Chris Salmon, Director of Quittance, said
“If you are contacted by an affected worker or their solicitor about a claim, you should contact your insurer and seek legal advice as soon as possible. You will be required to confirm receipt of the claim notification, but otherwise you should refrain from communicating with the employee without the advice of your solicitor or employers’ liability insurance provider.”
“That said, it is a good idea to take a positive and compassionate approach. HAVS can be a debilitating condition, and other workers may have questions or concerns following a claim. It is important to address these issues, and to ensure that all health and safety measures in place are suitable, and that they are actually followed in practice.”
In some job roles and some industries, a degree of HAVS risk is unavoidable. When considering whether your company is liable, the following could be taken into account:
- What measures were in place to manage vibration risk?
- Were regular assessments carried out?
- Did the employee have a history of using vibrating tools, and were extra precautions taken to manage this risk?
Previous employers and split liability
If a member of your workforce, or an ex-employee, is diagnosed with a condition caused by exposure to vibration, liability for damages may be shared, or ‘spilt’, with other employers.
How liability is split will vary depending on the degree to which each employer may have contributed to the worker’s condition.
If, for example, a worker has used vibrating tools on a daily basis in the same role for 20 years, and they worked at Company A for 10 years and Company B for 10 years, the liability could be split 50/50.
Split liability can be complex, however. If one employer took precautions against vibration risk, mandating regular breaks etc, and the other did not, the liability would be weighted against the more ‘negligent’ employer.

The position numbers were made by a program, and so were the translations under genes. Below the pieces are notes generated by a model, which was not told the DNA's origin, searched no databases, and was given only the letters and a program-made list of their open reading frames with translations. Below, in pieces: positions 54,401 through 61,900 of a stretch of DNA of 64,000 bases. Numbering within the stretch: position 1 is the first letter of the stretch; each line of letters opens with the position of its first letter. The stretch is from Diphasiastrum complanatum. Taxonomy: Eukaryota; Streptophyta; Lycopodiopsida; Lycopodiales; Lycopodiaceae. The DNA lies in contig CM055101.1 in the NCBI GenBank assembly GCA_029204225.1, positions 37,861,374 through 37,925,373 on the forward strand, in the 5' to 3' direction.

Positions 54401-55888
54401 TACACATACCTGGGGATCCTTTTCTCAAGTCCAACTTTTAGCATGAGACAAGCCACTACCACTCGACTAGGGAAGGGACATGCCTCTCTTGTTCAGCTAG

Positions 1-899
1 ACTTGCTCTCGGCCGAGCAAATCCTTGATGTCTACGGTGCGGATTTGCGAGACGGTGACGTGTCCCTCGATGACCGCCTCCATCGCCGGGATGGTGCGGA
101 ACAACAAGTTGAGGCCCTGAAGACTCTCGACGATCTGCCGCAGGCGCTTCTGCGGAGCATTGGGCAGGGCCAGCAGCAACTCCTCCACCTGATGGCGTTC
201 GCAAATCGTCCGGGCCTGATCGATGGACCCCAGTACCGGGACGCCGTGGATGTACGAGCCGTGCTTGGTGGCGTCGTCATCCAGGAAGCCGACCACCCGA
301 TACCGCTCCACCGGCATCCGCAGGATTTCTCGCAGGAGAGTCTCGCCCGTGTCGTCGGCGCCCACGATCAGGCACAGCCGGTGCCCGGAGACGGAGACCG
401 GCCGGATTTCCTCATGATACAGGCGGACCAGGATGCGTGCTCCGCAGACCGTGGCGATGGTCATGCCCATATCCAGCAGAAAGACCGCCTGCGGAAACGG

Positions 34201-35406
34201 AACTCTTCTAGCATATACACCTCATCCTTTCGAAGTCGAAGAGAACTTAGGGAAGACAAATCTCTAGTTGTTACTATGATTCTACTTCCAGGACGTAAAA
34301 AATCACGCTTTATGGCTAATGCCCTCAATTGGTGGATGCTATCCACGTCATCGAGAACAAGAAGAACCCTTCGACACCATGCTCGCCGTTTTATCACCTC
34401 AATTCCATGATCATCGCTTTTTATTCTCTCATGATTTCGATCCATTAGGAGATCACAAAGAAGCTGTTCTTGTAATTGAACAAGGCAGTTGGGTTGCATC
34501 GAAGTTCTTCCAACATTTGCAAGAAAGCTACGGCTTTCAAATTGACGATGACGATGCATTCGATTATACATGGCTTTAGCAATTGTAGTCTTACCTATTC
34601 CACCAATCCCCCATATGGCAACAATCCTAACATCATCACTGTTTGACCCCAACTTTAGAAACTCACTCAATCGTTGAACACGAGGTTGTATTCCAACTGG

HAVS and COVID restrictions
Government guidelines stated early on in the pandemic that construction work and similar projects could continue under lockdown, provided that safety precautions were observed.
Although there is no obvious conflict between HAVS best practice and the COVID-secure guidelines, social distancing and reduced staffing levels could inadvertently increase HAVS-related risks.
Having fewer staff on shift could put workers under pressure to continue to use vibrating tools for longer than HSE recommendations permit. COVID restrictions may also make it harder to carry out regular assessments and monitor compliance with health and safety rules.
More generally, employees should be reminded that COVID guidelines do not automatically override existing health and safety rules. There is a risk that workers, in an effort to comply with COVID rules, end up placing themselves in a greater, more immediate risk of harm.
As lockdown restrictions ease and a return to normal seems more likely every day, now may be a good time to review your company’s processes. If you expect to be hiring more staff in the near future (or have staff returning from furlough) you should ensure that health and safety protocols are up-to-date and fit for purpose.
With respect to HAVS, VWF, Carpal Tunnel and similar conditions, you should ensure that HSE guidelines regarding breaks and A(8) values are actually observed in practice, and that staff understand the causes of HAVS and the risks.
Vibration risk can be reduced using a range of methods, including properly maintaining equipment, taking regular breaks, rotating tasks, and taking additional precautions in adverse weather conditions. Training should also be provided to ensure employees use tools correctly.
For new and returning staff with a history of exposure to vibration at work, it’s particularly important that guidelines are observed and, where appropriate, additional precautions are taken to manage the higher level of risk.
Chris Salmon – Author Bio
Chris Salmon is a co-founder and Director of Quittance Legal Services.